Real estate investment and Islamic finance make a near-perfect partnership, with property providing just the sort of tangible asset that is central to Sharia-compliant notions.
And what is true for investment is equally true on the other side of the equation, the raising of finance.
Central to Sharia-compliant finance, explains Claudio Sgobba, Director in JLL’s debt advisory team in London, is a prohibition on “making money out of money”. There can be no charging of interest and neither can there be any mixing of funds raised or invested in a Sharia-compliant manner with non-compliant monies.
Real estate investment, rooted, as the name describes, in real as opposed to notional property, is tailor-made for Sharia-compliant finance.
Furthermore, certain types of social investment may not only provide a steady return but can count towards the annual charitable giving that is required of wealthy Muslims. More on that in a moment.
Sharia-compliant funds are providing an important source of cash for the UK and continental European real estate market.
“Saudi Arabia, Kuwait and Qatar dominate in terms of demanding Sharia-compliant investment and fundraising,” says Sgobba.
“There is also some demand from the United Arab Emirates and Bahrain. The UAE seem to have more flexibility in terms of finance. We often find that when a European or U.S. investment manager requests Sharia-compliant funds, they are doing so on behalf of investors in those three main countries.”
He reckons about 60 percent of JLL’s Gulf client base who invest in Germany and the UK requires Sharia-compliant investments and finance. “The UK is the number one Islamic finance centre in the western hemisphere,” he says.
“London has a critical mass of qualified professionals in this area and English law is quite often used to govern Islamic financial transactions.”
The Shard, Battersea Power Station and Chelsea Barracks – three iconic London construction projects – were all three built using Sharia-compliant finance, for example.
Aside from not charging interest, what does it take to be Sharia-compliant? The answer breaks down into three parts: there are the rules governing the structure of the investment, the types of real estate finance vehicles and the type of asset that is allowed.
First, the structure. Because of the ban on interest, the investor, in effect, becomes a business partner with the entity that is raising money. The return comes from the revenues that the asset generates, not from debt interest. “In Sharia-compliant investments, the lender must risk something,” says Sgobba.
Broadly speaking, there are two types of Sharia-compliant financial vehicles: one is asset based and the other is asset backed. The difference lies in the security available to the investor in the event of a default. In an asset-based vehicle, the lenders can demand only that the originator of the investment sell the underlying asset, after which time they become unsecured creditors.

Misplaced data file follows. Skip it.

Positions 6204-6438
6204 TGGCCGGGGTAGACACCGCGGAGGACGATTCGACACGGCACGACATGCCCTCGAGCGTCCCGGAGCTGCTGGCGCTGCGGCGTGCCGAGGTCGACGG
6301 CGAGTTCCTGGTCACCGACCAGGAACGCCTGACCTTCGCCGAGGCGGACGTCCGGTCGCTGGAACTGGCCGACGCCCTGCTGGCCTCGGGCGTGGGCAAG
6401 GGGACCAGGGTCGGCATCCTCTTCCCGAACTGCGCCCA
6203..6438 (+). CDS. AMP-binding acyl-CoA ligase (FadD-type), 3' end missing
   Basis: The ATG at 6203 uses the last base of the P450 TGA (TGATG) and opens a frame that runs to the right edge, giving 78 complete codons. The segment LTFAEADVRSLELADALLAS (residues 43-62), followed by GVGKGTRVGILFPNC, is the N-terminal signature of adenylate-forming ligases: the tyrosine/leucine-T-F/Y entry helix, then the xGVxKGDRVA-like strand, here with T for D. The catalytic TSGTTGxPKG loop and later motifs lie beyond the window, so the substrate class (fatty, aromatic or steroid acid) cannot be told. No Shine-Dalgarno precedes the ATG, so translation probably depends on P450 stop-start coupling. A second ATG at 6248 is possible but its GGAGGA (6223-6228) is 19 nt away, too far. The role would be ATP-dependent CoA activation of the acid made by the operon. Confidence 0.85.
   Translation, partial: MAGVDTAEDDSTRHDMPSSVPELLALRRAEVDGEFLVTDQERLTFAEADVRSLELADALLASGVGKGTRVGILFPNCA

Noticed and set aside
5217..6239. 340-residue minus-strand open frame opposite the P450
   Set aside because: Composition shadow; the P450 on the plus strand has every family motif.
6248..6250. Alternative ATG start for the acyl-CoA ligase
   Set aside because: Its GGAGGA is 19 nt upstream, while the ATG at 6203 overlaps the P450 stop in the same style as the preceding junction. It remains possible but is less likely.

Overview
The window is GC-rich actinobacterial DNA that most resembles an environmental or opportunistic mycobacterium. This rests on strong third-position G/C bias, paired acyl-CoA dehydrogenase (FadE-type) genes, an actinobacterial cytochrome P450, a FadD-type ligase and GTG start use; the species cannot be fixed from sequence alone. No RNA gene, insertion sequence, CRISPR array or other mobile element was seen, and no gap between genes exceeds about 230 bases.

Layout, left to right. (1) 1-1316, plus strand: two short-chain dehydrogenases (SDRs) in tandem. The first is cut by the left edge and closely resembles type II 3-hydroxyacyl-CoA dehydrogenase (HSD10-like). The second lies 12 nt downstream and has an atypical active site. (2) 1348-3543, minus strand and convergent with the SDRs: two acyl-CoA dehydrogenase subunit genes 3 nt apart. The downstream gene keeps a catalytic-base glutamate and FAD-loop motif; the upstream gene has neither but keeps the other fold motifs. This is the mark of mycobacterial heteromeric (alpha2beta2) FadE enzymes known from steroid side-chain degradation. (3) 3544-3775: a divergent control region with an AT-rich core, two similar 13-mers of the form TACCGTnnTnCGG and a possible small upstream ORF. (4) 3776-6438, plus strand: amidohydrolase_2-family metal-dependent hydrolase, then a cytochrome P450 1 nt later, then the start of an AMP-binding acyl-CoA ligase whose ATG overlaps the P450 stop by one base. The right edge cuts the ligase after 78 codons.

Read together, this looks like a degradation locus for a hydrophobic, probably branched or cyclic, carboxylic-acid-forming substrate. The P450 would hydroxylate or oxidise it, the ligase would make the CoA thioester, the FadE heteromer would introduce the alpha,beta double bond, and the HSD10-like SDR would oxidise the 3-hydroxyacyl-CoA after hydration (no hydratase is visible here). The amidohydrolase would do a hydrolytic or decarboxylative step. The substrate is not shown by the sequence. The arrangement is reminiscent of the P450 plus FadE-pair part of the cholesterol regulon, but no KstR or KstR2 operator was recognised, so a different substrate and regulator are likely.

By contrast, with an asset-backed vehicle, the creditors have a claim to the underlying asset itself.
As for the lists of allowable real estate investment opportunities, this would normally exclude bars, gambling premises, breweries and distilleries. The hospitality sector is generally shunned by Saudi and Kuwaiti investors because of links to the sale and consumption of alcohol and other forms of entertainment.
Some investors would allow hotel investments provided revenues from alcohol sales are less than five percent of what the asset generates.
The independence given to scholars and investors in interpreting Islamic principles has widened the spectrum of what is deemed Sharia-compliant.
“There are many different opinions as to what is Sharia-compliant,” he says. “There may be hundreds of qualified scholars across the world, but only a few who have gained recognition from the financial industry and Islamic investors alike.”
“Each deal is ultimately passed through a board of scholars to see whether the established criteria for any investment are met.”
A focus on social investments
In recent years, Islamic investment activity has moved away from “trophy” assets such as large income generating office buildings and towards social investments with a steady return: healthcare and senior housing are proving popular.
“Charity is a core practice in Islam, and investments in socially beneficial transactions can be seen as a form of sadaqah, a discretionary and discreet act of charity” he says.
“Some corners of the finance industry understand Sharia compliance in terms of the boundaries of what is allowed under Islamic law. Whereas other investors actively seek opportunities that are not only compliant with, but supportive of, their faith. For example, investing in a luxury development may be compliant with the Sharia but it is not a beneficial act in itself, yet investing in senior housing is a good deed as well as good business.”
Director, EMEA Debt Advisory